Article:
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Saint John the Baptist Church, Church Lane, Church Lane, Eyrecourt, County Galway
View from southwest
Reg. No.30338002
Date1865 - 1870
Previous NameN/A
CountyCounty Galway
Coordinates191199, 216819
Original Usechurch/chapel
In Use Aschurch/chapel
Freestanding Church of Ireland church, dated 1867, comprising four-bay nave with single-bay chancel, square-plan unfinished two-stage tower to west end of north elevation, single-bay vestry to north elevation of chancel, gable-fronted open porch to south elevation and gabled false transepts to north and south elevations. Pitched slate roof to nave and chancel having cast-iron rainwater goods and some ridge cresting, cut limestone copings and cross finials and cut limestone eaves course. Flat roof to vestry and to tower. Gabled rendered bellcote to tower. Cast-iron finial to south transept. Dressed limestone walls with cut limestone quoins, and moulded plinth course and sill course. Dressed limestone buttresses to corners and flanking false transepts, having cut limestone quoins. Cut limestone plaque to east elevation of tower, cut limestone roundel to entrance porch. Square-headed opening to second stage of west elevation of tower with timber louvers. Cut chamfered limestone surrounds to all window openings. Pointed-arch opening to chancel, having triple lancet stained-glass window with sexfoil oculi overhead and with limestone moulding to point of arch. Eyre coat of arms over exterior of window. Sexfoil oculi and triple-lancet openings to each false transept, with leaded stained-glass windows. Pointed-arch opening to west end, having triple-lancet stained-glass window with cinquefoil oculi overhead, and elliptical opening above. Lancet openings to nave and chancel, some having stained glass. Paired lancet openings to north elevation of vestry. Pointed-arch opening to porch with carved limestone surround and hood-moulding, and paired marble colonettes with cut limestone plinth having decorative carved Portland stone capitals and cut limestone dosserets forming jambs of entrance arch. Pointed-arch recessed arch opening to inner side of porch with double-leaf timber battened doors having decorative cast-iron hinge details, flanked by tiled panels to wall with fleur-de-lys motifs. Limestone bench under each panel. Tiled floor to entrance. Pair of shouldered-arch openings having timber battened doors to west elevation of tower, set within pointed-arch cut limestone surround with cut limestone roundel to tympanum. Limestone hood-moulding over pointed arch. Limestone step to entrance. Shouldered-arch opening to east elevation of vestry, having timber battened door with chamfered cut limestone surround, and limestone steps. Openings to vestry underground, accessed via flight of limestone steps. Highly ornate interior has pointed ceiling with timber boarding supported on pointed arch timbers in turn supported on elaborately carved stone corbels. Walls are of red brick with bands of yellow and black brick. Windows have outer arch of black brick voussoirs. Taller windows flanked by carved stone colonettes. Polychrome tiled floor. Carved stone font and wide variety of stone, marble and brass plaques to nave. Choir area has organ, carved timber choir stalls, carved marble pulpit with steps, latter having decorative cast-iron railing. Metal chandeliers to nave and choir. Carved marble lectern to nave. Battened timber doors to nave, leading to vestry and to tower stairway. Stairway to tower has decorative wrought-iron railing to cantilevered stone steps. Church set within graveyard with lawns to front of site. Wrought-iron double-leaf gate flanked by decorative cast-iron square-plan piers, wrought-iron railings on cut limestone plinths to site boundary. Decorative timber gate to east leading to lands of Eyrecourt Castle.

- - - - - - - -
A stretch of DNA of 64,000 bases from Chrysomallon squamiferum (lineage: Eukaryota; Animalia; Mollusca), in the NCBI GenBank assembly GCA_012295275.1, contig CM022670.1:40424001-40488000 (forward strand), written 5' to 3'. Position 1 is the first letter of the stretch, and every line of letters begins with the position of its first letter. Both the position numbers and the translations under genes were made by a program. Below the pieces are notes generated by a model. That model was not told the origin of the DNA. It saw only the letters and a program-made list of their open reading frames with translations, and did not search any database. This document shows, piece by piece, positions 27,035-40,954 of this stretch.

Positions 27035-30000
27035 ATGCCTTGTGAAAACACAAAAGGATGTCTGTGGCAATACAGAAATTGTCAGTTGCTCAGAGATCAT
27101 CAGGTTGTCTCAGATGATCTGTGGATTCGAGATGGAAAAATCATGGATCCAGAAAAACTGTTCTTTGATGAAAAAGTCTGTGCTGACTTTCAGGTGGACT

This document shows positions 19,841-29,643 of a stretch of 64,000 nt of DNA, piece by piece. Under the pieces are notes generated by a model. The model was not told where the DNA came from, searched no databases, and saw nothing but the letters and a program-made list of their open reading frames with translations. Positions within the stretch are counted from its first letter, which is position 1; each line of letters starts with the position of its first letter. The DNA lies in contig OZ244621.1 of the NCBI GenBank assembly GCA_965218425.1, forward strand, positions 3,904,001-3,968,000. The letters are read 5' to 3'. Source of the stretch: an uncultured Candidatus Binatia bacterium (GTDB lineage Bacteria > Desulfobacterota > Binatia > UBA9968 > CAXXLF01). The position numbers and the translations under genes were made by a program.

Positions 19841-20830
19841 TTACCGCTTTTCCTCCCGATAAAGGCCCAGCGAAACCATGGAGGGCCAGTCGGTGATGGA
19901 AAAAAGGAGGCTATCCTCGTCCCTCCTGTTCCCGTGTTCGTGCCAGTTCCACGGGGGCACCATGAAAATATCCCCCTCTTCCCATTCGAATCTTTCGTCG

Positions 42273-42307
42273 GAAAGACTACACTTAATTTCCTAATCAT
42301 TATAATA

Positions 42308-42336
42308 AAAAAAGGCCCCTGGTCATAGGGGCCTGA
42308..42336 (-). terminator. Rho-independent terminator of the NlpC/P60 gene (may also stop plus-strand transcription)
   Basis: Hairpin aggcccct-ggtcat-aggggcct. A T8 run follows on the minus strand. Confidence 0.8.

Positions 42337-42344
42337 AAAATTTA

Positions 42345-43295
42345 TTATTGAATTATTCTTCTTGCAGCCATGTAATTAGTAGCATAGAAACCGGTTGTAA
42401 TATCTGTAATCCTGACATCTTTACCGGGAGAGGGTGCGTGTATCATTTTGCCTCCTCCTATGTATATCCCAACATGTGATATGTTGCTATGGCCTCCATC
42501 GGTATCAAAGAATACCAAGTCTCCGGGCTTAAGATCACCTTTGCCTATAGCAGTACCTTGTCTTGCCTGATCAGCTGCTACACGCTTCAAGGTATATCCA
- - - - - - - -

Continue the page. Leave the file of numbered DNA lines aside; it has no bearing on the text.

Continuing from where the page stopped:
This elegant Gothic Revival church is notable for its asymmetrical form which is enhanced and enlivened by pointed-arch openings and oculi. The elaborate highly decorative entrance porch adds depth and interest to the entrance elevation. Designed by William Martin, it is an illustrative example of late nineteenth-century ecclesiastical architecture, the surrounding graveyard and wall plaque adding context. The false transepts are a notable feature, having gables which rise above the eaves course in the manner of a cruciform-plan church, while not projecting beyond the nave walls. The continuous impost course which also serves as a sill course is an indication of the considerable care involved in the design. The interior is highly elaborate. Its brick walls are very unusual for Ireland, and they are enhanced by the polychrome banding. A large variety of high-quality furnishings and ornately embellished structural elements makes Eyrecourt church one of the finest in County Galway. The plentiful wall plaques, commemorating members of the Eyre and other families of Eyrecourt, are god examples of work in various media.
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